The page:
Opposite the Palace of Education and across the Grand Basin sat the Palace of Electricity. Designed by Walker and Kimball of Boston and Omaha, the 525 x 750 foot structure cost 412,948 dollars to build. Surrounded by the lagoon, The Palace was reached by six bridges that connected it with the main avenues. The broken line of eaves produced a lightning effect when the building was illuminated by electricity. Atop of the 9.1 acre structure, six pyramidic towers topped by a four foot star... were adorned by copies of the sculpture of `Light Overcomes darkness and below them sculptures with a lightning and aurora theme all created by Bela Pratt.
Most of the Palace of Electricity was composed of machines that generated or used electricity. Run on tracks from a western bay, a massive powerful traveling crane was used to install and move machinery to and fro.
Machinery including motor-generators, transformers, rotary converters, rheostats and
regulators of every type demonstrated their various functions. Outside the Palace,
there was a 1400 foot long street railway double testing
track, which displayed and tested speed, acceleration and braking.
The Edison Incandescent Globe Museum, presented by one of the most popular and
recognizable men in the United States- Thomas Alva Edison, showcased every type
of lamp devised by the great inventor, including his first incandescent lamp from 1878.
Quite popular to fairgoers was Edison's Kinetoscope. Created byWilliam Kennedy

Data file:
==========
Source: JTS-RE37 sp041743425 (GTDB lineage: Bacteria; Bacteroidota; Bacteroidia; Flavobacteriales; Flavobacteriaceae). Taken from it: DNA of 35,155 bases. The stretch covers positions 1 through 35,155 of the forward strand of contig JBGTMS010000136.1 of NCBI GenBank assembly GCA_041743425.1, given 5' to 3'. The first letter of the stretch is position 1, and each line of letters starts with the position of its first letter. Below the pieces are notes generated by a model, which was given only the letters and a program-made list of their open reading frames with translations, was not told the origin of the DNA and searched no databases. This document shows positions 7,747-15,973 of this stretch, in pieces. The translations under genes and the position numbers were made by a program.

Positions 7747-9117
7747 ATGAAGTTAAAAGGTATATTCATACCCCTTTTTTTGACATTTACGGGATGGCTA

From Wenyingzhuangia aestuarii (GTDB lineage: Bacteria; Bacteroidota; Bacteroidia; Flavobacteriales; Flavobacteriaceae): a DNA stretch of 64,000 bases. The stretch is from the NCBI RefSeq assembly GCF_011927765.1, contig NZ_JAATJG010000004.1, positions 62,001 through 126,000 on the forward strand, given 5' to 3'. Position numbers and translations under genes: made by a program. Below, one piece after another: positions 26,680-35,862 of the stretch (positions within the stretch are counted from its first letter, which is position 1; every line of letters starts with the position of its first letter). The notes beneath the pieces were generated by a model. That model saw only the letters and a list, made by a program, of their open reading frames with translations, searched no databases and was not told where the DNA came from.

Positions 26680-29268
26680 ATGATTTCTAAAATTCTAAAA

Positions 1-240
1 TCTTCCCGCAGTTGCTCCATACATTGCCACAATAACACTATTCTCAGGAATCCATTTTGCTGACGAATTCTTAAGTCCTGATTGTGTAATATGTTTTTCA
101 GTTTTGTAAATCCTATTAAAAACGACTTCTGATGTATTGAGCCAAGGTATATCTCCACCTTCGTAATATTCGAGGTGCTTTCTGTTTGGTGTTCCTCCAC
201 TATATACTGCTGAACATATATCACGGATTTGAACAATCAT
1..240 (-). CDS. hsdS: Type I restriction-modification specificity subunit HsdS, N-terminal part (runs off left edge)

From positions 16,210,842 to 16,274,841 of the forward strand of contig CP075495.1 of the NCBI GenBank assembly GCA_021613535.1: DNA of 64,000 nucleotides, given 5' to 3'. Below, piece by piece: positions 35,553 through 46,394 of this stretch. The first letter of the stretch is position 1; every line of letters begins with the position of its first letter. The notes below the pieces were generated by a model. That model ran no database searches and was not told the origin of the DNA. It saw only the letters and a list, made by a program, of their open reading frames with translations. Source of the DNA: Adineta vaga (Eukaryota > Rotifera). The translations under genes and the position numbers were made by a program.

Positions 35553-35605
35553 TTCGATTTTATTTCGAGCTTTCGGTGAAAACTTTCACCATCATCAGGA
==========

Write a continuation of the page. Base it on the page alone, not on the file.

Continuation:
Laurie Dickson of Edison labs, this was an early motion picture exhibition device.
The Edison exhibit also included the first electronic train (patented by he inventor
in 1880), and a 500 pound steel-nickel storage battery for automobiles. Edison visited
the Fair often to be sure that the exhibit was properly presented.
One of the most popular and amazing exhibits to the fairgoers at this period in time were
the wireless telegraph and telephone exhibits. Invented by Guglielmo Marconi in 1895,
the fair housed the largest wireless telegraph station ever constructed (located east of
the Model City). Visitors could send messages by the wireless system between different
stations in the fairgrounds, and to other cities having the same stations.The Radiophone
exhibit, showcased the transmission of sound over a beam of light. There was also
practical demonstrations of electro-therapeutics, electro-magnetism, electro-chemistry,
electric lighting, heating and cooking.
Germany showed the development of chemistry in the past 250 years.
The Holophane Glass Company displayed reflectors and prismatic equipment.
Westinghouse showed the first moving pictures showing their factory plant
A machine consisted of 40,000 mirrors to harness the sun's energy
created 10,000 degrees Fahrenheit temperatures. The solar furnace,
created by St. Louis inventor- Knute C. Wideen was obviously shown
General Electric, a new mercury arc reflector that transformed
alternating current to direct current.
AT&T displayed a switchboard that could handle up to 9,600 lines. The
company also provided free working telephones throughout the Fair for
visitors to use (a marvel as most households did not have one).
As a joint project, AT&T and general Electric demonstrated a `radiophone.'
The De Forest Company, showcased their wireless telegraph automobiles
in the palace of electricity as well as the Palace of Transportation. They
were successful in sending stock quotations from the New York Stock
Exchange to the brokers' offices nearby.
In the palace, lamps of every kind, and incandescent lights of every size
and color were shown. Nernst and Cooper-Hewitt vapor arc lamps
were featured in the Palace of Electricity. These lamps emit an intense white light. Every building and many of the fountains, and fountains were dramatically lit with light globes. Fairgoers, the majority still using oil, gas or candles in their households, were awe-stuck at the spectacular evening illumination of this still-new marvel- electricity.